Northwestern Has one More Step to Become Elite

(Photo by David Banks/Getty Images)

(Photo by David Banks/Getty Images)

The Northwestern Wildcats were brought down to earth in their 38-0 loss to the Michigan Wolverines. Northwestern wasn’t humbly brought down by the Wolverines it was more like the meteor that wiped the dinosaurs off the face of the Earth.

Saturday’s game was hyped as the two best defenses in the country going toe-to-toe. Most people were talking about the advantages each defense has against the other to determine who would come out on top. One thing no one was accounting for was the Michigan fateful and the effect they would have on the game.

All week Northwestern had to plan for the noise and ruckus that would be going on inside the Big House, but no amount of fake crowd noise and loud music could properly replicate the emotions of looking up at 110,452 people in yellow chanting.

Crowd noise is something often talked about at the professional level with teams like the Kansas City Chiefs and the Seattle Seahawks. The Seahawks even rise a flag with the number 12 on it each week to signify the 12th member of the team, the fans. In 2014 the Chiefs broke the record for loudest crowd noise. The record now stands at 142.2 decibels. To put that in context, the threshold to feel pain using sound is 137.5 decibels.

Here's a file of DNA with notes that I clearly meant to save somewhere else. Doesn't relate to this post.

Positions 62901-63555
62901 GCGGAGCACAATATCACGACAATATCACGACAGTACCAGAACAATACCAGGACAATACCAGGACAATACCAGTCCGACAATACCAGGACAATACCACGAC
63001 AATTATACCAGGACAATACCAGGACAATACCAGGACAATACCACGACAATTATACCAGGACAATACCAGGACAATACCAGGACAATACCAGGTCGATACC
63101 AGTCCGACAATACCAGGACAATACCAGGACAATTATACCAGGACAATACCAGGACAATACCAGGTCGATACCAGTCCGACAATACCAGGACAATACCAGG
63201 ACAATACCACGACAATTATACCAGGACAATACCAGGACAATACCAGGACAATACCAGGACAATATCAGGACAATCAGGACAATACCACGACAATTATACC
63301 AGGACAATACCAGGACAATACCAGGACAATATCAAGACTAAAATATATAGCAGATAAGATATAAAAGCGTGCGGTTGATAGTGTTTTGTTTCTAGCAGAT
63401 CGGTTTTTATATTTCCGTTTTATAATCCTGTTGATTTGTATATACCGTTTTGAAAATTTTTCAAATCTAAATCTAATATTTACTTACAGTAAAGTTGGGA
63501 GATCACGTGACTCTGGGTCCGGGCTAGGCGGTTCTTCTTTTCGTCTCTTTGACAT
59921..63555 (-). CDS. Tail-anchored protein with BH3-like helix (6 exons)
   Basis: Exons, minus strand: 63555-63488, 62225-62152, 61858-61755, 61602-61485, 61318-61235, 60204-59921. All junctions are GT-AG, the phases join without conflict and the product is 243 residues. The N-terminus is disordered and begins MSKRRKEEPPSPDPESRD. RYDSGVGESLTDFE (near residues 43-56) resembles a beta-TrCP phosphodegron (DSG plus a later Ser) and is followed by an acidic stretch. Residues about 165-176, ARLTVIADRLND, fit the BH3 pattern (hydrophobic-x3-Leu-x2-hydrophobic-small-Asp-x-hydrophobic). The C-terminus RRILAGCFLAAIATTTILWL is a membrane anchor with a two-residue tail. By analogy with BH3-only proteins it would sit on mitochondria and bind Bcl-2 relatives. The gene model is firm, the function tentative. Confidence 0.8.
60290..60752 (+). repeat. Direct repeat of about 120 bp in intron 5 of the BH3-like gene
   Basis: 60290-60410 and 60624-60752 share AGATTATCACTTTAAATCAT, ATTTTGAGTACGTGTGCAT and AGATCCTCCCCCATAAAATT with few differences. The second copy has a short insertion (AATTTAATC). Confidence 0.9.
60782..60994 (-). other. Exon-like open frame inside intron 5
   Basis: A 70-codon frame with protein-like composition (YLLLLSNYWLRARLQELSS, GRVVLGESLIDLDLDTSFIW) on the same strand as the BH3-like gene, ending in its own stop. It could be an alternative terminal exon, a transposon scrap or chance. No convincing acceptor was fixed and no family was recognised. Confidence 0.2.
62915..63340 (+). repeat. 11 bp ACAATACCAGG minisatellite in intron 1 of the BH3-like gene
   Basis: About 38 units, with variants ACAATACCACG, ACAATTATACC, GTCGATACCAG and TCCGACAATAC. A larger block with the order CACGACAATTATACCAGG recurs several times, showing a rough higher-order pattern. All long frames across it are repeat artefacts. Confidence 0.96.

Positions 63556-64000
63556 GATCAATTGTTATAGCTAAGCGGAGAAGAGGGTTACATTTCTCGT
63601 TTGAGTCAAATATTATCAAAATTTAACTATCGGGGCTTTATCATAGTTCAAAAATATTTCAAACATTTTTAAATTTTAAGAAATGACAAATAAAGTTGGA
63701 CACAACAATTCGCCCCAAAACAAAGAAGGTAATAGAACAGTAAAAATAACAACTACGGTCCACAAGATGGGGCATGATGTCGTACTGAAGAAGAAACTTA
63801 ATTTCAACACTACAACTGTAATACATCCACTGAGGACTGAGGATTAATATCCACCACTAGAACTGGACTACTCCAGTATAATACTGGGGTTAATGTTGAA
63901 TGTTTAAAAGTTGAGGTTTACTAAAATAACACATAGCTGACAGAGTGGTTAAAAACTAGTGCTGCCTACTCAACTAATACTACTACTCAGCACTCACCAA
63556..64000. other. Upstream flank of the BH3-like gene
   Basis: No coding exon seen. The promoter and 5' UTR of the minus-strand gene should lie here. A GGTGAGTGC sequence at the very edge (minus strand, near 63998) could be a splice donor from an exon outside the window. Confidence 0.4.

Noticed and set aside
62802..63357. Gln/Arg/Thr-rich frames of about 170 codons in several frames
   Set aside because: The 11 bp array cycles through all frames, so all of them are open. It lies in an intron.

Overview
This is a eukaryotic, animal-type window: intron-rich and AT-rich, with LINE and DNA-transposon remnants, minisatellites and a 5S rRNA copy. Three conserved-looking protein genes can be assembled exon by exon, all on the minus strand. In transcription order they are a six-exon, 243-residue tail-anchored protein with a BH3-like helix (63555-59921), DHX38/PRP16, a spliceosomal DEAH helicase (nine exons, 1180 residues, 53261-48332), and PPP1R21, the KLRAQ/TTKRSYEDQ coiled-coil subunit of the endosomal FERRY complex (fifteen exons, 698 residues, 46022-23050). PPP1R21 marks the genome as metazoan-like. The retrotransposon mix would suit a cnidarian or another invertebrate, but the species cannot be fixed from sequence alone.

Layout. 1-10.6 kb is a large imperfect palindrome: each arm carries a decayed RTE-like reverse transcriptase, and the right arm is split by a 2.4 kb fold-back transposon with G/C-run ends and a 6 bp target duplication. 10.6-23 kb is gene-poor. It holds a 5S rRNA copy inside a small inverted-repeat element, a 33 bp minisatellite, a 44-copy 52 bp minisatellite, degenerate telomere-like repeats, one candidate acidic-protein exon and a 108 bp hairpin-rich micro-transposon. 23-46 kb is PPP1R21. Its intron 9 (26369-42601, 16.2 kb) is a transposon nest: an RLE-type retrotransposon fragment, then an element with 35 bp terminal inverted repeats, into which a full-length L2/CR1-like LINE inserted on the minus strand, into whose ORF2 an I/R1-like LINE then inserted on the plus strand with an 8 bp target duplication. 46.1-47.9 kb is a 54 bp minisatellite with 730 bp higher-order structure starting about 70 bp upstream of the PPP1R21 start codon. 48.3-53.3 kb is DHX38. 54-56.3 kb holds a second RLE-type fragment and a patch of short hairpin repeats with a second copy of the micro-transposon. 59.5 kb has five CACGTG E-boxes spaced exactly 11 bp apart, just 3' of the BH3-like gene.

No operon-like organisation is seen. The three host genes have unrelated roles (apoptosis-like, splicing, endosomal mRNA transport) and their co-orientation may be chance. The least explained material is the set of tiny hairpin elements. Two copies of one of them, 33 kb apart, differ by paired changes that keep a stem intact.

It didn’t get that loud on Saturday, but there is something to be said about playing in sense-numbing environments.

Hearing that many people all at once is something Northwestern is not accustomed to. Ryan Field holds less than half the amount of people as The Big House and the Wildcats are rarely playing in front of a sold out crowd.

Experience in a sold out stadium, wither the fans are for you or against you, allows you to learn how to handle your thoughts and emotions on a higher level. Players who can control themselves in the biggest of moments are the ones who make spectacular, game changing plays.

Let’s take a look at the first play of the game and the first Northwestern possession. Northwestern won coin toss and decided to kick the ball. That is something not out of the ordinary from Northwestern head coach Pat Fitzgerald, letting his defense set the tone. On the kickoff, Michigan’s Jehu Chesson conducted a specular 96-yard touchdown return. The return brought the Big House into pandemonium.

After receiving the ball, Northwestern went six yards and was forced to punt, forcing the crowd to get even louder. The unexpected touchdown and the quick three and out rattled Northwestern and it was easy to see through their body language. Northwestern was fighting an uphill battle from then on out.

Facing this kind of challenge before would give the Wildcats the knowledge on how to keep the game from getting out of hand.